The IEA doesn’t see oil demand returning to last year’s levels until 2012. And even when it returns to those levels, it will be driven by emerging markets.
AP – Greg Keller – World oil demand is likely to grow by an average of 0.6 per cent annually over the 2008-2014 period, the International Energy Agency forecast Monday, revising its mid-term expectations downward amid the global recession.
The Paris-based IEA, which advises oil-consuming countries, said oil demand would reach 89 million barrels a day by 2014 under the International Monetary Fund’s current forecast of a return to 5 per cent annual economic growth by 2012.
In 2009, however, oil demand is set to drop for a second-straight year, the first time oil demand has fallen for two consecutive years since 1982-1983.
The IEA said the recessionary impact, combined with signs of a structural shift to less intensive long-term oil use, were behind its cut of at least 3 million barrels a day to its oil demand forecasts for the coming five years.
Growth in oil demand is expected to come mainly from developing countries in Asia and the Middle East, the IEA said. If the trend continues, demand outside the 30-member organisation for Economic Cooperation and Development will outstrip that within the OECD by 2014, the IEA said.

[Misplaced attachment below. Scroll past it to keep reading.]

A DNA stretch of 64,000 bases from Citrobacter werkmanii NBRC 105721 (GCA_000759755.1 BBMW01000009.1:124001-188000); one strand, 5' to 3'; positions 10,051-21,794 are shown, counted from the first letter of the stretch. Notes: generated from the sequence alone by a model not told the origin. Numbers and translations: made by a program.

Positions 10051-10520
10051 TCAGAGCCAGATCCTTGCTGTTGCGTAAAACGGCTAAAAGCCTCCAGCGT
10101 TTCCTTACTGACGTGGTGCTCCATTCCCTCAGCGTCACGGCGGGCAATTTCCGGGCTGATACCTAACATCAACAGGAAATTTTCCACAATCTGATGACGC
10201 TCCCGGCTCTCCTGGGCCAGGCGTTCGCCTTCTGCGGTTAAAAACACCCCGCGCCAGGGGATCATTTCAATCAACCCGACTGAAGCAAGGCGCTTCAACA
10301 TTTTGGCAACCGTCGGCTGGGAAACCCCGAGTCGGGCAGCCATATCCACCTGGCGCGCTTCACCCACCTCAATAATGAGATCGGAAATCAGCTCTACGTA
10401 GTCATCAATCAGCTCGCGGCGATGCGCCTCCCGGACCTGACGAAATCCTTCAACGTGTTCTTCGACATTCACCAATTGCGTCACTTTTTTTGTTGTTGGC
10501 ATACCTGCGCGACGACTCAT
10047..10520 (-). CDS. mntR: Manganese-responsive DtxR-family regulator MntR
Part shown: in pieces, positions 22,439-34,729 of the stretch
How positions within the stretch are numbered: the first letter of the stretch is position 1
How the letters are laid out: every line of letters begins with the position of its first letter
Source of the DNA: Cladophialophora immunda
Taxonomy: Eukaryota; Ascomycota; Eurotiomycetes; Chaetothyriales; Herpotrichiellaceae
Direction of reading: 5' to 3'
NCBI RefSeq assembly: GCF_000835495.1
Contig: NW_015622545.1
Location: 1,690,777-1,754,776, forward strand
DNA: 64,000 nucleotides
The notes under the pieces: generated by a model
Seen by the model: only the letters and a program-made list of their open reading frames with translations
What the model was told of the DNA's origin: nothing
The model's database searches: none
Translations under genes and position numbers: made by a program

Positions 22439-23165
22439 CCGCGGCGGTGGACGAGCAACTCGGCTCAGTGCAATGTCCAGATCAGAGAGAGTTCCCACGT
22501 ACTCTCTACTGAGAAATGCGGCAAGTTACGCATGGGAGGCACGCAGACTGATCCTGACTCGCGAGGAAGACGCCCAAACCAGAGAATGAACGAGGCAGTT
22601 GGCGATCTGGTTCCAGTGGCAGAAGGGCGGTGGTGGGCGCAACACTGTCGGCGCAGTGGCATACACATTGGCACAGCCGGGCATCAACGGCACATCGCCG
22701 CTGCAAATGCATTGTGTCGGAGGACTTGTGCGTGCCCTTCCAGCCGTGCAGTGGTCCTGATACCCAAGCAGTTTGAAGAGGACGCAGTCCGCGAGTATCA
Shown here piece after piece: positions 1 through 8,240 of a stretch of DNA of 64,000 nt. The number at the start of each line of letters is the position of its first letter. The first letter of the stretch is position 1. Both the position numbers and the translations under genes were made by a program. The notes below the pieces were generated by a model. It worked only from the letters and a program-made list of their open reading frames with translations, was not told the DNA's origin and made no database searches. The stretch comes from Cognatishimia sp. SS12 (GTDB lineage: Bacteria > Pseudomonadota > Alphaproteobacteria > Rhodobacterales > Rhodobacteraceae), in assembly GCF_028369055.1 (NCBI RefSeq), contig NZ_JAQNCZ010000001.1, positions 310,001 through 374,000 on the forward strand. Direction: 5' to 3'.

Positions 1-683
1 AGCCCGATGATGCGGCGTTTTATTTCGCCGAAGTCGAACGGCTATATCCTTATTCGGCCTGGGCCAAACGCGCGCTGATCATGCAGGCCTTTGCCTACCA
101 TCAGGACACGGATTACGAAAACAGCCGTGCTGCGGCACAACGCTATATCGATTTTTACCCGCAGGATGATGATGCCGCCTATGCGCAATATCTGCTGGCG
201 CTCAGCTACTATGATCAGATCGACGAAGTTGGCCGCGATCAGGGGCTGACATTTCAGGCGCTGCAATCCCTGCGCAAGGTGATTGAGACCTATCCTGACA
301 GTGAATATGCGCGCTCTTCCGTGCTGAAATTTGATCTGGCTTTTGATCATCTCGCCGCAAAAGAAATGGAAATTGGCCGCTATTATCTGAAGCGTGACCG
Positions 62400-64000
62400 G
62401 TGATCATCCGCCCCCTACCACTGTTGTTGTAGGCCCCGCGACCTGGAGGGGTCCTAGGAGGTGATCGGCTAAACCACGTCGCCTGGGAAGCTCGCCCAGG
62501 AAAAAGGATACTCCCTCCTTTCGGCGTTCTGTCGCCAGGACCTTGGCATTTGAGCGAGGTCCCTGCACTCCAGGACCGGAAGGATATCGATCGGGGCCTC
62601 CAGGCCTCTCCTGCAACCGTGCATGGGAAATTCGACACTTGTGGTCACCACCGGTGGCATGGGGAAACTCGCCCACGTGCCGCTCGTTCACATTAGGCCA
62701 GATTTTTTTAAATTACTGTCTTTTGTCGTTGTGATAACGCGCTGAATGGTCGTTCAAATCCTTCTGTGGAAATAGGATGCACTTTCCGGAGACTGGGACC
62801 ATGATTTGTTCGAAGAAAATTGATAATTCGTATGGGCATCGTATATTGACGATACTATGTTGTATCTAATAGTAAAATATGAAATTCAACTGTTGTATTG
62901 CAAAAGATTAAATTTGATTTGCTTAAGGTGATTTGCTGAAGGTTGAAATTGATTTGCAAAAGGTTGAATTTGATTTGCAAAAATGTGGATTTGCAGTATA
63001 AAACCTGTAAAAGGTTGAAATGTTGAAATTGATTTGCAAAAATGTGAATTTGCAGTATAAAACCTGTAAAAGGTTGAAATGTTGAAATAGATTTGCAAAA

The IEA made Monday’s forecast in its medium-term oil market outlook report. It said that under a lower GDP scenario, oil demand would contract by 0.2 per cent annually on average to 84.9 million barrels a day.
The lower growth forecast “assumes any rebound in the global economy will be slower and attain lower trend growth than the IMF projection,” the IEA said.
The use of two growth scenarios “acknowledges the widespread uncertainty over the recovery path likely to emerge from the worst global economic recession in half a century,” the IEA said.
A year ago, the IEA said the world’s estimated daily oil needs would rise to 94.14 million barrels in 2013. That, too, was a downgrade to its previous year’s medium-term estimate and was due to skyrocketing oil prices.
Prices later plunged and are today about half what they were a year ago.
Oil prices hovered above $69 a barrel Monday in Asia as traders look to macroeconomic indicators this week for signs of improvement in the U.S. economy. Benchmark crude for August delivery rose 23 cents to $69.39 a barrel by midday European time in electronic trading on the New York Mercantile Exchange.
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